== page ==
Ever since this morning, former leadership rivers Joyce Murray and Martha Hall Findlay have been throwing cold water upon the "poll" - actually a survey, but let's just call it a poll - that Marc Garneau cited as his reasons for not continuing his leadership bid.
The crux of their argument, or at least Joyce Murray's argument starting off, is that:
a) this was not a poll of registered voters;
b) the leadership will not be decided by popular vote, not technically.
Here's my response to those points.
a) This is a valid point. At the same time, 6,000 known Liberals - as far as I know, currently registered members and supporters - are not something to scoff at. If we assume this is a somewhat representative sample of all members and supporters, or roughly 294,000, the margin of error on it is still only 1.25%; if we assume only a third of that 294,000 will be registered, and put that to our sample, that's just under 2,000 surveyed - its still only a margin of error of 2.2%. We can go smaller and assume likely voters, but then you're splitting hairs.
The point is that 6,000 people surveyed is a big, big number, and 72% of them said they're going to support Trudeau as leader. Those are numbers to take into account when making the decision that Garneau made. I don't think Murray has much of a case here, though if you want to make an excuse up, you could do worse than point out that it isn't a poll of registered voters.
b) If Trudeau cannot win a majority of riding points with 72% of the popular vote, then the system we've used is completely screwed up and nowhere near proportional, and I would expect Murray, the person going on and on about proportional representation, to refuse the leadership.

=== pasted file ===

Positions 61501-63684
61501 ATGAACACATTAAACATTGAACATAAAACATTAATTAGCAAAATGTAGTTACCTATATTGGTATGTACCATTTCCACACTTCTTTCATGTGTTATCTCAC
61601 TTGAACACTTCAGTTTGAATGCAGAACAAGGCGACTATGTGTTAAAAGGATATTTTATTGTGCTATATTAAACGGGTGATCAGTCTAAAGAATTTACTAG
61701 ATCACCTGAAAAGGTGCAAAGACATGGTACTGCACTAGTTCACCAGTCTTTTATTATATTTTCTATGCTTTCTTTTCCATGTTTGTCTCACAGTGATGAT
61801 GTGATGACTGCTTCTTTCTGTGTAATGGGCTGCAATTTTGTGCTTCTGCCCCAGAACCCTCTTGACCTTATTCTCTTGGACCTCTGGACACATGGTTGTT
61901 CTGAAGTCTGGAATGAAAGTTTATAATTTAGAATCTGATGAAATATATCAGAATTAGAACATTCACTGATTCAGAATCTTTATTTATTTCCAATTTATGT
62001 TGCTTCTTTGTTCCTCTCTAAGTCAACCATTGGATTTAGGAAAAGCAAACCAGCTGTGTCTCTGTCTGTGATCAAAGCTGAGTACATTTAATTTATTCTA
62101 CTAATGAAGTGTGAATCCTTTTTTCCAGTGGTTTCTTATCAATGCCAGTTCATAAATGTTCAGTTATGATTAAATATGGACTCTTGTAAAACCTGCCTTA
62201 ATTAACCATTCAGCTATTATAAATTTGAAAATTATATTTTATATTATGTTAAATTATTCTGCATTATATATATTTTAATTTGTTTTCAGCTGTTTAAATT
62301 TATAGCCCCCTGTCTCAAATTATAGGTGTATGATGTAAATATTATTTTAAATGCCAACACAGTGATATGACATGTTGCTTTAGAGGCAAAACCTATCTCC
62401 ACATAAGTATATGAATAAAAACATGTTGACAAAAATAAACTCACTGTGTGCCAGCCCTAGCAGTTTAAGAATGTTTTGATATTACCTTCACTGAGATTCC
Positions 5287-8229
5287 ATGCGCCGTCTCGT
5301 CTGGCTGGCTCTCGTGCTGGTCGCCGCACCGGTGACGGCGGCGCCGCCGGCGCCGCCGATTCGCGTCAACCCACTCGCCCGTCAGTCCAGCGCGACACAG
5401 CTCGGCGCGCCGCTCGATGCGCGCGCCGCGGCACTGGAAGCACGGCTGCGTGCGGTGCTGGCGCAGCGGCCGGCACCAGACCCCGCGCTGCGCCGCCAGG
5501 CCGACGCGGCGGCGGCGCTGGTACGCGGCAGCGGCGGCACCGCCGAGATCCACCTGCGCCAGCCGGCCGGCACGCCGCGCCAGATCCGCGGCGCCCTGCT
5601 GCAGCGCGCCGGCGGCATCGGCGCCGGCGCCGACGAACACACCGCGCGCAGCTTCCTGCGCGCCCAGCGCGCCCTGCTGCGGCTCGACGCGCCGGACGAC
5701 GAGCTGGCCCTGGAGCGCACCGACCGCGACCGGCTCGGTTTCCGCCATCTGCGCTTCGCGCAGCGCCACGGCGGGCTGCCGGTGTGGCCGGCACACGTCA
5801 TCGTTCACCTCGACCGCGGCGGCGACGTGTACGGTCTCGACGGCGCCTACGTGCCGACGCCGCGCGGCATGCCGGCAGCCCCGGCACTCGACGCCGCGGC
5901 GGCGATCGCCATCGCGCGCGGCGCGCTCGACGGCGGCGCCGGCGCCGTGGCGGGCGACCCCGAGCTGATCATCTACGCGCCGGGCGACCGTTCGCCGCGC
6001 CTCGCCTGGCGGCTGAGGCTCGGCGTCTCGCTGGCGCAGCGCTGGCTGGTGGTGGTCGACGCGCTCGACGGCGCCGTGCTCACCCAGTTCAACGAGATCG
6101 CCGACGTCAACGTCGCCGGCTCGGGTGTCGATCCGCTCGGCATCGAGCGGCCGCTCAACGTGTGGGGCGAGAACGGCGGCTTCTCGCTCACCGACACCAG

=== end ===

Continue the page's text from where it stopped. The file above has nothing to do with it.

At the same time, we can look at a very similar case - the 2004 Conservative leadership convention. In that race, Stephen Harper won 68.9% of the votes but only 56.2% of the "points," - his main competitor, Belinda Stronach, won 22.9% of the votes and 34.5% of the points, while Tony Clement won 8.2% of the votes and 9.4% of the "points."
So, already we have one case whereby its clear that a landslide win in the popular vote translated into a landslide win in the "points" category. There was, of course, a drop for the frontrunner and increased tallies for the challengers. This is because, frankly, this "points" system is kind of stupid. Very similar to the American Electoral College, except everyone has the equal amount of electors. Giving small ridings the same say as big ridings is not a good idea, as you can end up with a very skewed result.
Anyways, it would take a tremendous amount of screwing around to ensure that the 72% support Justin receives doesn't translate into majority support. He would need to end up winning vast, huge, enormous leads in a handful of ridings, and not be competitive anywhere else. Any candidate elected by this method would be illegitimate in the eyes of the vast majority of voters. And its a huge stretch of the imagination, grasping at straws, etc.
Now, the assumption I'm going off is that Murray and Hall Findlay think these numbers are wrong, and that the race is much closer. If true, then sure, they do have a chance. So why not commission their own surveys and polls, and release those? Prove to us that Garneau's survey was wrong. Then we'll take you seriously - but until that's done, I find their objections to this survey to be nothing but fluff.